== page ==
According to the Labour Code, for an event to be considered an accident at work, a total of four conditions must be met:
COVID-19 infection cannot therefore be classified under this category, but may be considered an occupational disease. In order to be so, several important conditions set out in current legislation must be met.
An occupational disease is a situation in which an illness occurs in the workplace or under occupational exposure conditions, i.e. in connection with the performance of work activities.
Coronavirus infection can occur in the workplace, so the above condition can be met. Moreover, the list of occupational diseases contained in the Ordinance of the Council of Ministers of 30 June 2009 on occupational diseases includes “infectious or parasitic diseases or their consequences”, and in the list of harmful biological agents of the Ordinance of the Minister of Health of 22 April 2005 on biological agents harmful to health in the work environment and health protection of workers professionally exposed to such agents, the SARS virus appears, qualified to hazard group 3. The next condition is also fulfilled.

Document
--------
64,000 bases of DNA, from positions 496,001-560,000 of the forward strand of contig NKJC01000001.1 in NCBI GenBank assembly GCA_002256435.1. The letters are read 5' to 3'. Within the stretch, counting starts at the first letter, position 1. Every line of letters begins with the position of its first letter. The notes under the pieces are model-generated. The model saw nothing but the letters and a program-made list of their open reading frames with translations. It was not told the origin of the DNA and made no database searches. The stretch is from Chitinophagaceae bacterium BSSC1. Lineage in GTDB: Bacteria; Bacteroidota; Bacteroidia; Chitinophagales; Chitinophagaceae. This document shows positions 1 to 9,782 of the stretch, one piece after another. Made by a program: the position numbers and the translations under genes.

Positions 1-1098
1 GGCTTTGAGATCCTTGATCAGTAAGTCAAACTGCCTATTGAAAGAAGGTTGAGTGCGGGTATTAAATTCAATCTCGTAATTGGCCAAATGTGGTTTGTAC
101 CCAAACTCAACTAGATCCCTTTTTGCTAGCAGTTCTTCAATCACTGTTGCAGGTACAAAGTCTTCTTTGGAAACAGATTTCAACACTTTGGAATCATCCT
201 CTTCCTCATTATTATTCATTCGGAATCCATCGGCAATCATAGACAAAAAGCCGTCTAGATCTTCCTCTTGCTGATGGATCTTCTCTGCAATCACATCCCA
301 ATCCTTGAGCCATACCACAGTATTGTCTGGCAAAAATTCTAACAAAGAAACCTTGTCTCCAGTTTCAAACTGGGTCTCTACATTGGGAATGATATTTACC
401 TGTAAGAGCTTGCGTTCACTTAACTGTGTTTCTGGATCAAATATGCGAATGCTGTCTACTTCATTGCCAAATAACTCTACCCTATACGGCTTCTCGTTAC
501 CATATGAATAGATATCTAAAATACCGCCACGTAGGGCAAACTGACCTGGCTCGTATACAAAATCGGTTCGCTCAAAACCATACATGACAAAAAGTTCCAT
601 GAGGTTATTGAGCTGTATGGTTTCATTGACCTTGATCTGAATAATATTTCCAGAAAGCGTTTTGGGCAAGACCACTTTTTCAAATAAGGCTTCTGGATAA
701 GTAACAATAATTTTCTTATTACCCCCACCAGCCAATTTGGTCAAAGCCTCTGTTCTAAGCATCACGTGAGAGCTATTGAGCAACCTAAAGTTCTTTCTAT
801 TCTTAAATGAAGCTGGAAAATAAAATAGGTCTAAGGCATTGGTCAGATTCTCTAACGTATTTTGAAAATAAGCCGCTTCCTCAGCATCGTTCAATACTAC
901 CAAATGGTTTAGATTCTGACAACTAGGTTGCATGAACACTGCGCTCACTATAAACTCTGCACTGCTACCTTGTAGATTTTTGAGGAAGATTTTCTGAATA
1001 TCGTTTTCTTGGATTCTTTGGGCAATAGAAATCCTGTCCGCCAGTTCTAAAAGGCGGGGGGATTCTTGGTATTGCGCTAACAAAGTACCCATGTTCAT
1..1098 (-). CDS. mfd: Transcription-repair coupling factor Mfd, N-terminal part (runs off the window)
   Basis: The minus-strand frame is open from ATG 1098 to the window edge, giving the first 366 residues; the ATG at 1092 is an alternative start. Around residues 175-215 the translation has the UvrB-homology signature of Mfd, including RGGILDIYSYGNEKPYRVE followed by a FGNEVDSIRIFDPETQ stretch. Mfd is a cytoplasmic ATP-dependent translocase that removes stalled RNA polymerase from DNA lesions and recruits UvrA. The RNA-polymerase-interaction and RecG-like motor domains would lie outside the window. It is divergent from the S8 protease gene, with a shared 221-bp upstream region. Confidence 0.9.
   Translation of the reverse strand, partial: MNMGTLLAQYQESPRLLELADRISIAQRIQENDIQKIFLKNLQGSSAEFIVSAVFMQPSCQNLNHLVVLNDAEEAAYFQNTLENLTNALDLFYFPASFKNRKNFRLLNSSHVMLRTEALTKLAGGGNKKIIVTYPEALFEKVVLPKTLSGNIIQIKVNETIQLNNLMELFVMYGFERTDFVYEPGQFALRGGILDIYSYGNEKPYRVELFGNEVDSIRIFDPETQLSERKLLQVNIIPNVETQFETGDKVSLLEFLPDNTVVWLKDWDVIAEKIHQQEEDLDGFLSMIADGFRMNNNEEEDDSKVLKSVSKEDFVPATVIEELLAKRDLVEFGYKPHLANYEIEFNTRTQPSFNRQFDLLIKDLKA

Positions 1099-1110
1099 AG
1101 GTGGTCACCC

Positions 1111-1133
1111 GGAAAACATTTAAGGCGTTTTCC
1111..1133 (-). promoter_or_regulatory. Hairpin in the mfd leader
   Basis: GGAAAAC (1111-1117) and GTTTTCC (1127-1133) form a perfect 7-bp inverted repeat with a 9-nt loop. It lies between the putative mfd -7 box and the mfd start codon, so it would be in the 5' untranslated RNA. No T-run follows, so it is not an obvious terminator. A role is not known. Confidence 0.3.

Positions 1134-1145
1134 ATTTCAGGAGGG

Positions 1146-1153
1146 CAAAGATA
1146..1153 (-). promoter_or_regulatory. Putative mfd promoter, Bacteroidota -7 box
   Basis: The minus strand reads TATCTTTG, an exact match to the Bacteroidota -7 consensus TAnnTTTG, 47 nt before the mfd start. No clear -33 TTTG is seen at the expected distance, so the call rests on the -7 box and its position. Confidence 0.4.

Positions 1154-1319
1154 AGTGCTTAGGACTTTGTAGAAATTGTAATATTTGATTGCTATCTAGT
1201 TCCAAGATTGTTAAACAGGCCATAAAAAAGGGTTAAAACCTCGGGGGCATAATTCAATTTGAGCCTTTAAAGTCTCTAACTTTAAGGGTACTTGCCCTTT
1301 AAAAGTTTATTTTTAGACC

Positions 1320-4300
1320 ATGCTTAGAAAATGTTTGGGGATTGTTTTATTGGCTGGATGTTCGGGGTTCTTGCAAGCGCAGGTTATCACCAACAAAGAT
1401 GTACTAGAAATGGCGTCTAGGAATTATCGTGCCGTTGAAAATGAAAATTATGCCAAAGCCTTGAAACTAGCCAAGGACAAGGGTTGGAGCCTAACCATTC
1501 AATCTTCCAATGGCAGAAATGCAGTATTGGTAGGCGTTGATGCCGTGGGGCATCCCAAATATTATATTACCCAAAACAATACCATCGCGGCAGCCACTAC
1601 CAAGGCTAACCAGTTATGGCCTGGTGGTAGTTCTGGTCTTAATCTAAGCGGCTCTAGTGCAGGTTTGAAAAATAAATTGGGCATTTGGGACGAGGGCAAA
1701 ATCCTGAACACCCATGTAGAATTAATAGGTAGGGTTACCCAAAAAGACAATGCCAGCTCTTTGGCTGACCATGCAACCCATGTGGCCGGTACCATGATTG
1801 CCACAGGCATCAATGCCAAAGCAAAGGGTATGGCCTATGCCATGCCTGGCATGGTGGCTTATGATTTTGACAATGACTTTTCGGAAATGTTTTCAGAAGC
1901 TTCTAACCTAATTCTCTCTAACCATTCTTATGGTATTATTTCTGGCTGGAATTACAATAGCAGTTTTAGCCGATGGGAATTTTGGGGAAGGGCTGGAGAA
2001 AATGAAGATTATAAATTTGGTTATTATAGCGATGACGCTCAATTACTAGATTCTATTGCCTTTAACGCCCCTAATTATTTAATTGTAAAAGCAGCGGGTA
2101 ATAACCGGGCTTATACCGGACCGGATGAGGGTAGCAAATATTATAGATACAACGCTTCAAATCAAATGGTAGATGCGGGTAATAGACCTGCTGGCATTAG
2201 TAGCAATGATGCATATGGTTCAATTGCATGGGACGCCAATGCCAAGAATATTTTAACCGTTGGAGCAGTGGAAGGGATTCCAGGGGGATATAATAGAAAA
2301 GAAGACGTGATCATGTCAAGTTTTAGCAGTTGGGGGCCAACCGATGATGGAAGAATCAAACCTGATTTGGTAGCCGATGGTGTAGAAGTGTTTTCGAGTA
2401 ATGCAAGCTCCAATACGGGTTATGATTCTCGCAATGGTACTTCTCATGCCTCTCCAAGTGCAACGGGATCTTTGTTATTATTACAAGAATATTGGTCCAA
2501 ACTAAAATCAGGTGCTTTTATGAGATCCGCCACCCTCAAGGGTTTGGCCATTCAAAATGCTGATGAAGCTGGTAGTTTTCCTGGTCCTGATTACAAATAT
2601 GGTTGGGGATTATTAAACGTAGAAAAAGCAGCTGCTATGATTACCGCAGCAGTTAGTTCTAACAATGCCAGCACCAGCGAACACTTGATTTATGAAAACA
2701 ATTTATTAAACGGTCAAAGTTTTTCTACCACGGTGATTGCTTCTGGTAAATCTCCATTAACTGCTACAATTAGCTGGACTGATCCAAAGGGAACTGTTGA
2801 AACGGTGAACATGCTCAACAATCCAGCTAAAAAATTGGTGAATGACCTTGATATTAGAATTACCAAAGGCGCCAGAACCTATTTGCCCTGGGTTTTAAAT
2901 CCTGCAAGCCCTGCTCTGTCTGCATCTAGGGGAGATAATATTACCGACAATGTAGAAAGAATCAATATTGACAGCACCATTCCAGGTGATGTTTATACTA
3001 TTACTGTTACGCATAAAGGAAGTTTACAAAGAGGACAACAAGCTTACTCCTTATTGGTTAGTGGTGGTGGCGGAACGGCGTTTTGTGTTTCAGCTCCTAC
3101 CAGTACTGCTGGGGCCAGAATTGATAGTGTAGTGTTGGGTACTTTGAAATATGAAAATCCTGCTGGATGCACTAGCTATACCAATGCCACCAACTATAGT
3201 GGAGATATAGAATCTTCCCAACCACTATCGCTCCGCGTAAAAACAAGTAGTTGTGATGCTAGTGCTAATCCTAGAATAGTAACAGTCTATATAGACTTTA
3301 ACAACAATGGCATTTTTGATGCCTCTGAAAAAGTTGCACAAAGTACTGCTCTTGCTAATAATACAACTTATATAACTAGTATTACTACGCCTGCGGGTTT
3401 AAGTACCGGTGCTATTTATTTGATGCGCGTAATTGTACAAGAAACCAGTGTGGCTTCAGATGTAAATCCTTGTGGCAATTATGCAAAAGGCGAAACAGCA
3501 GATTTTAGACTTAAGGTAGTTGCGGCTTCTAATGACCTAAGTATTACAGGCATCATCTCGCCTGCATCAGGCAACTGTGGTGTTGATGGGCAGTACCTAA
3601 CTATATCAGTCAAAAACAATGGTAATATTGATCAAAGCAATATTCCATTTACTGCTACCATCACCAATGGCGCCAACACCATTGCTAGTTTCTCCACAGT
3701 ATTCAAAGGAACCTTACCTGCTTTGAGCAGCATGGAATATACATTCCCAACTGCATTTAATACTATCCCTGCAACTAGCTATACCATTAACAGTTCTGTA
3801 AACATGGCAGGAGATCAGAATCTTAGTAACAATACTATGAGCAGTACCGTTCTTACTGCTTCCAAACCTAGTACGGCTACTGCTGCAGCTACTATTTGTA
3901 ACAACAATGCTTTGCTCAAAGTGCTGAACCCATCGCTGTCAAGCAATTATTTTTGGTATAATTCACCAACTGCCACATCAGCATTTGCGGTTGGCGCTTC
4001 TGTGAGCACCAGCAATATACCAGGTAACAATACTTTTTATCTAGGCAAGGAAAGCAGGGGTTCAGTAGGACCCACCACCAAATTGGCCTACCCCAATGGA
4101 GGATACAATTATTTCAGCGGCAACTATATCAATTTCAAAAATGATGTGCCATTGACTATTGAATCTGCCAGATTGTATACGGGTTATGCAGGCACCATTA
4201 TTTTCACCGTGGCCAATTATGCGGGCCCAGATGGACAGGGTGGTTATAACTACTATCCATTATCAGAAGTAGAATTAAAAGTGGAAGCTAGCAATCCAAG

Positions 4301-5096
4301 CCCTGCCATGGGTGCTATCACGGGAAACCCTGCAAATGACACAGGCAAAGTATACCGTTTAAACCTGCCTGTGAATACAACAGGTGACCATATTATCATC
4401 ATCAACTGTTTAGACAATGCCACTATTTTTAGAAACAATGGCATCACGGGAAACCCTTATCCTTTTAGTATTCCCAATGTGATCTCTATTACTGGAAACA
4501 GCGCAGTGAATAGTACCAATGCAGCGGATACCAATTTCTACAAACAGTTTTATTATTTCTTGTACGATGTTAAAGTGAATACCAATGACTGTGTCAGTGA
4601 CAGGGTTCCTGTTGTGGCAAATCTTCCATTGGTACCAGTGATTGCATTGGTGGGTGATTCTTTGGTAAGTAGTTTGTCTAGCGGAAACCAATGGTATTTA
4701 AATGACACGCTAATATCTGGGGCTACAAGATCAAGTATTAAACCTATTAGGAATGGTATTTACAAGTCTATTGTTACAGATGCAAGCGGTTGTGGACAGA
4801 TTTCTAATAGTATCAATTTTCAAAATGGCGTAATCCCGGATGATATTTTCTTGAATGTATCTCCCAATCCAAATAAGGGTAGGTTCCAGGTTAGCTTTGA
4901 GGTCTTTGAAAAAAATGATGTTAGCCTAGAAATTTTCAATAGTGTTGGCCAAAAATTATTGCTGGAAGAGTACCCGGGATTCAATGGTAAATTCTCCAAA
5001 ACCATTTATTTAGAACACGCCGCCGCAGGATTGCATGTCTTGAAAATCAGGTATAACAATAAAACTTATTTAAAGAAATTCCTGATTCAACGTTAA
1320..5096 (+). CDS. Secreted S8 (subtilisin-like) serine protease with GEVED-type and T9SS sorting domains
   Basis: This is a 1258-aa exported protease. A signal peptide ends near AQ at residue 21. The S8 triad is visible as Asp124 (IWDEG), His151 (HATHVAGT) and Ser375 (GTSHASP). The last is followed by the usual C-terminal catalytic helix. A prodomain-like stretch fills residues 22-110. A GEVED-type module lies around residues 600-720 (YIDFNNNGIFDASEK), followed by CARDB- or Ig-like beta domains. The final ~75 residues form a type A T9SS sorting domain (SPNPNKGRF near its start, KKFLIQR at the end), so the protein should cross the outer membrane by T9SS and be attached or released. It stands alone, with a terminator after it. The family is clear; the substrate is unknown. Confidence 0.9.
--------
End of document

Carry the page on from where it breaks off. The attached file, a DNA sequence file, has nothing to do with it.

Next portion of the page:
Of course, in order for a COVID-19 infection to be considered with certainty an occupational disease, it is necessary to establish that the infection occurred in connection with work and was associated with the performance of work duties, and that the confirmed illness changes caused by the disease indicate a permanent deterioration of health. The level and scope of sickness benefits provided in respect of an occupational disease will depend on the impact of the disease and its effect on the ability to perform the job.
To sum up, COVID-19 can be considered to be an occupational disease, but each individual case should be considered separately. Ultimately, it is up to the competent national sanitary inspector to determine whether a disease in a particular case is an occupational disease.
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